•  Record entries chronologically

•  Recorded in English

•  Each entry should stand on it's own

•  Organize material with sections and headings

•  If a page is left blank draw a line through it

•  Identify material sources (e.g. manufacturer, lot number, expiration date)

•  Identify and describe reagents and specimens

•  Include instrument serial numbers and calibration dates

•  Explain nonstandard abbreviations

•  Use permanent ink – don't remove pages or obliterate original entries

•  Use glue to permanently attach graphs computer printouts etc. to the notebook (sign & date)

•  Outline new experiments, include objectives & rationale

•  Include periodic factual summaries of findings

•  Enter observations immediately

•  Summarize discussions from lab meetings and ideas made by others citing the person's name


Who owns the data?

This is an important question to answer before you begin gathering data. It would seem that the one who conducts the research would own the data but that is almost never the case. The one who funds the research is usually the owner. This gets complicated when funding comes from more than one source and careful attention to the obligations of any grants or contracts is paramount.

Grant or Contract?

With government funding, it is important to distinguish between grants and contracts. Under grants, researchers must carry out the research as planned and submit reports, but control of the data remains with the institution that received the funds (see below). Contracts require the researcher to deliver a product or service, which is then usually owned and controlled by the government. if your research is supported with government funds, make sure you know whether you are working under a grant or a contract. The difference is significant and could determine who has the right to publish and use your results.

ORI: Introduction to the Responsible Conduct of Research: Nicholas H. Steneck, Illustrations by David Zinn.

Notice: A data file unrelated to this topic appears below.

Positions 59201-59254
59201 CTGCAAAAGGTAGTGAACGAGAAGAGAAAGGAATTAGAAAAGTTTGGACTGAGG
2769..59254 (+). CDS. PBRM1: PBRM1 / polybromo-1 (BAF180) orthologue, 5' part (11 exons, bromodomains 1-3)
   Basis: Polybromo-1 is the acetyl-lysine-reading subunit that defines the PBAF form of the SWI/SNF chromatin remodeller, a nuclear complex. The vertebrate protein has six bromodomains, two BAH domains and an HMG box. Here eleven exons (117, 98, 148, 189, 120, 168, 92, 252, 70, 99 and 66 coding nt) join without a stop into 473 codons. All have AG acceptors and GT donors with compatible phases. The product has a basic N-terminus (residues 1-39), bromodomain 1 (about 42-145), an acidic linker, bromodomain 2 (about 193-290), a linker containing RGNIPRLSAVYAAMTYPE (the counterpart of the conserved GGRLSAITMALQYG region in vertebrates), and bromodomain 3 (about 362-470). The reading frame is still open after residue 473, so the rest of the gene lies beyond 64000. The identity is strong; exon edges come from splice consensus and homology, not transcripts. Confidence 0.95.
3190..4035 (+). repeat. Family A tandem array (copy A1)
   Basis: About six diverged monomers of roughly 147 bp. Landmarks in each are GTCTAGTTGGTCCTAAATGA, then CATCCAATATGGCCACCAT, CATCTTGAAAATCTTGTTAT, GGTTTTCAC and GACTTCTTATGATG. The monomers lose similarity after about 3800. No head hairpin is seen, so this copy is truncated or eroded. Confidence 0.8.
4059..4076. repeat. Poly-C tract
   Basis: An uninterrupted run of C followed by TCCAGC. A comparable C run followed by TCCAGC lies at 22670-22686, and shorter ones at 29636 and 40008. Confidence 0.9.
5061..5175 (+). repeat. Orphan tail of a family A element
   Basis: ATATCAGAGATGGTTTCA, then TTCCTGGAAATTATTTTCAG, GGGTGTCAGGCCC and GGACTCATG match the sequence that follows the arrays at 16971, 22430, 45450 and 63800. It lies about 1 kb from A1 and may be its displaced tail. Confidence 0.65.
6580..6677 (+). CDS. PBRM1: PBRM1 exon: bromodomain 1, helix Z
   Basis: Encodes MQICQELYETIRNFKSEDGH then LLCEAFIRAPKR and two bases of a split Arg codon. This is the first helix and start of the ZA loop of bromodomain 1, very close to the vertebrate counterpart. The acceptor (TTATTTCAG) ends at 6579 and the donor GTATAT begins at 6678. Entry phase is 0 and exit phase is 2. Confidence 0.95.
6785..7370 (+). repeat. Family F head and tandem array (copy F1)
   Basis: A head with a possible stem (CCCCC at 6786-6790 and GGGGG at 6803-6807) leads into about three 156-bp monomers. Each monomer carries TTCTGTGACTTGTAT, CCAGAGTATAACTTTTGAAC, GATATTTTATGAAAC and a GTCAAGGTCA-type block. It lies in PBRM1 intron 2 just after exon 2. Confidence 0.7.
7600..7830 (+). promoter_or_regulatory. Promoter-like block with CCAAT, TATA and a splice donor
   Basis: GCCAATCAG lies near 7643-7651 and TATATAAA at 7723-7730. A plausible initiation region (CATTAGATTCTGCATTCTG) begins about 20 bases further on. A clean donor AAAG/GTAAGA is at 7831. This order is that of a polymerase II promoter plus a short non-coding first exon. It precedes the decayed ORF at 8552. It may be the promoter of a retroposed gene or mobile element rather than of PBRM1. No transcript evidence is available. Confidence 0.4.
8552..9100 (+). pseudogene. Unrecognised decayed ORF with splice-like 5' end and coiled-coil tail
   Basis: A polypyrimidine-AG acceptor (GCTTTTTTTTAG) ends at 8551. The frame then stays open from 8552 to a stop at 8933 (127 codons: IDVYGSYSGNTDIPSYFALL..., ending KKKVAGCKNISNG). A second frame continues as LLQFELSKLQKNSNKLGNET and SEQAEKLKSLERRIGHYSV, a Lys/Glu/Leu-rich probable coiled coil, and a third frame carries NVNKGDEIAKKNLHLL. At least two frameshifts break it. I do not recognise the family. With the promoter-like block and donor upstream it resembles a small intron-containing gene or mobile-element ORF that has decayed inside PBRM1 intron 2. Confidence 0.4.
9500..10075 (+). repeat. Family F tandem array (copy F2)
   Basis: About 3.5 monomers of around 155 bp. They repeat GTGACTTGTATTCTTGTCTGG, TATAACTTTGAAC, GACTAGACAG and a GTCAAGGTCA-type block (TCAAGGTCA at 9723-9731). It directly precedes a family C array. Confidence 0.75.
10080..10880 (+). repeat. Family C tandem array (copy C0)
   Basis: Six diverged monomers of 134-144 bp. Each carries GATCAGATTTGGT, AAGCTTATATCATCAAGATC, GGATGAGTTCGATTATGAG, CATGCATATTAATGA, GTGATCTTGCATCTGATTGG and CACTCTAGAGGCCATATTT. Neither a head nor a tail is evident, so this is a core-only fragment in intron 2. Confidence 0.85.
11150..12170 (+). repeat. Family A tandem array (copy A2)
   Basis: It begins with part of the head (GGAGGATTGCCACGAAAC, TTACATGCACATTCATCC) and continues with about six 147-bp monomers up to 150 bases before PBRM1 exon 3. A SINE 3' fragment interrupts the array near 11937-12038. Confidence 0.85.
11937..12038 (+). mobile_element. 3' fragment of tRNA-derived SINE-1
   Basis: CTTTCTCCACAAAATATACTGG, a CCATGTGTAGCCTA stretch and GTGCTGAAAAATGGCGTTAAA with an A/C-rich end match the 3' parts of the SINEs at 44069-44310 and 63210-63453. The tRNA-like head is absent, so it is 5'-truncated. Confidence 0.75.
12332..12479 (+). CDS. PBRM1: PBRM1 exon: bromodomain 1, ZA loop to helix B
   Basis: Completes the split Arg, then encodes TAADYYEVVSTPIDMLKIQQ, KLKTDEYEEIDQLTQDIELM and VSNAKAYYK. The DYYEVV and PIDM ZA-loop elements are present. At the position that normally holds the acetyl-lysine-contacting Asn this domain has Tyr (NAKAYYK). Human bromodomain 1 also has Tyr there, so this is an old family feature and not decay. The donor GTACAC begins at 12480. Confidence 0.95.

Address ownership issues for each of the following parties:

•  The PI and co-PIs, especially in collaborative projects

•  All involved in the lab

•  The institution

•  The funding agency

•  Research subjects and entities

Accessibility to data can be arranged for non-owners.

•  The Bayh-Dole Act (Public Law: 96-517) specifies that universities, small businesses and non-profit institutions are to have access to any data they generate using federal funds. This provides them incentive to continue their research.

•  Some researchers are allowed to take data with them when they change institutions. This is not always the case and should be agreed upon ahead of time.


When is a witness warranted?

•  When you think you have conceived an invention

•  When an idea may have intellectual property value

•  When the idea is put into actual practice

A witness must be someone who is not involved in your work but one who has enough scientific understanding to explain your idea. The date of the witnesses' signature becomes the date of invention.

Where and how long should you keep laboratory notebooks?

•  Lab notebooks “in progress” – kept at the bench

    • Fireproof files could be used for extra protection

•  Completed lab notebooks – kept in central repository

    • A check out system should be implements
    • Original notebooks normally stay at the institution where the data was generated
      • There may be an occasion for a departing investigator to take primary data or unique reagents with them. Arrangements need to be made for their safe-keeping and for their availability to appropriate others.

•  Generally kept for at least 5 years after the study ends.

•  For patented items – generally keep for the life of the patent plus six years


These are general guidelines. You should, however, always check with your institution for policies on data storage and ownership. Also check on regulations related to grants, contracts and patents.


What is the best way to assure the physical quality of records?

  • Printed records
    • Write in ink
    • Use acid-free paper
    • Store at 21 degrees C at about 50% humidity
  • Electronic records
    • CD-ROMs and DVDs have a 200 year shelf life
      • Stored in the dark
      • Stored at 25 degrees C and 40% relative humidity
    • Floppy Disks only last about 3 years